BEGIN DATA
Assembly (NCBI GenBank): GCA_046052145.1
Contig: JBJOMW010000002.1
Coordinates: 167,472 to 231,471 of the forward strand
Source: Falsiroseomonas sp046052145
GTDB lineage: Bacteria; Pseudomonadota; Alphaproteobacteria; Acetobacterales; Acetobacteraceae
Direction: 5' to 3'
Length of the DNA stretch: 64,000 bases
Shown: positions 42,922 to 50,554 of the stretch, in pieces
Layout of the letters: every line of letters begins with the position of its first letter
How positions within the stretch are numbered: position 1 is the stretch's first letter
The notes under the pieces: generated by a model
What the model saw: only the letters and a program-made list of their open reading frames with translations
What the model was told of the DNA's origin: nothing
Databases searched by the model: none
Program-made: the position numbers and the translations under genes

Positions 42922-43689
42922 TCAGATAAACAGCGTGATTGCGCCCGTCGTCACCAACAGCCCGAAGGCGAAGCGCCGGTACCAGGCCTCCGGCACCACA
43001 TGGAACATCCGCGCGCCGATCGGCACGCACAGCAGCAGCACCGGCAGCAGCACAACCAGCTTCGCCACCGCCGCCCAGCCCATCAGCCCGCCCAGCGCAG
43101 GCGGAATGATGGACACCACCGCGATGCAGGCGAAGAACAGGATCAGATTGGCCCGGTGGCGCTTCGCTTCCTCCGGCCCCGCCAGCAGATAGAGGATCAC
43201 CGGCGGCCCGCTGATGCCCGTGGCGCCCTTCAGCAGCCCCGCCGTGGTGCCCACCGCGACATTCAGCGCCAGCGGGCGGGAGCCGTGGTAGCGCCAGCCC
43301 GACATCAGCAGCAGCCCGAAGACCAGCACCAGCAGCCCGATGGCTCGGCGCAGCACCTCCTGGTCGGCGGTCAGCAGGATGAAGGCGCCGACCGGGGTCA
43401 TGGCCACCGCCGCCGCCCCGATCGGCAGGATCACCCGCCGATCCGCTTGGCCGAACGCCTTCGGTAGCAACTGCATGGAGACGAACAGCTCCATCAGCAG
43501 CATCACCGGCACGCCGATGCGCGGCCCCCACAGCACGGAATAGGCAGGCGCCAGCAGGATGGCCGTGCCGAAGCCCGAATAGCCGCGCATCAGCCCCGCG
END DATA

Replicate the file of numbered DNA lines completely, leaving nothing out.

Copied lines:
Assembly (NCBI GenBank): GCA_046052145.1
Contig: JBJOMW010000002.1
Coordinates: 167,472 to 231,471 of the forward strand
Source: Falsiroseomonas sp046052145
GTDB lineage: Bacteria; Pseudomonadota; Alphaproteobacteria; Acetobacterales; Acetobacteraceae
Direction: 5' to 3'
Length of the DNA stretch: 64,000 bases
Shown: positions 42,922 to 50,554 of the stretch, in pieces
Layout of the letters: every line of letters begins with the position of its first letter
How positions within the stretch are numbered: position 1 is the stretch's first letter
The notes under the pieces: generated by a model
What the model saw: only the letters and a program-made list of their open reading frames with translations
What the model was told of the DNA's origin: nothing
Databases searched by the model: none
Program-made: the position numbers and the translations under genes

Positions 42922-43689
42922 TCAGATAAACAGCGTGATTGCGCCCGTCGTCACCAACAGCCCGAAGGCGAAGCGCCGGTACCAGGCCTCCGGCACCACA
43001 TGGAACATCCGCGCGCCGATCGGCACGCACAGCAGCAGCACCGGCAGCAGCACAACCAGCTTCGCCACCGCCGCCCAGCCCATCAGCCCGCCCAGCGCAG
43101 GCGGAATGATGGACACCACCGCGATGCAGGCGAAGAACAGGATCAGATTGGCCCGGTGGCGCTTCGCTTCCTCCGGCCCCGCCAGCAGATAGAGGATCAC
43201 CGGCGGCCCGCTGATGCCCGTGGCGCCCTTCAGCAGCCCCGCCGTGGTGCCCACCGCGACATTCAGCGCCAGCGGGCGGGAGCCGTGGTAGCGCCAGCCC
43301 GACATCAGCAGCAGCCCGAAGACCAGCACCAGCAGCCCGATGGCTCGGCGCAGCACCTCCTGGTCGGCGGTCAGCAGGATGAAGGCGCCGACCGGGGTCA
43401 TGGCCACCGCCGCCGCCCCGATCGGCAGGATCACCCGCCGATCCGCTTGGCCGAACGCCTTCGGTAGCAACTGCATGGAGACGAACAGCTCCATCAGCAG
43501 CATCACCGGCACGCCGATGCGCGGCCCCCACAGCACGGAATAGGCAGGCGCCAGCAGGATGGCCGTGCCGAAGCCCGAATAGCCGCGCATCAGCCCCGCG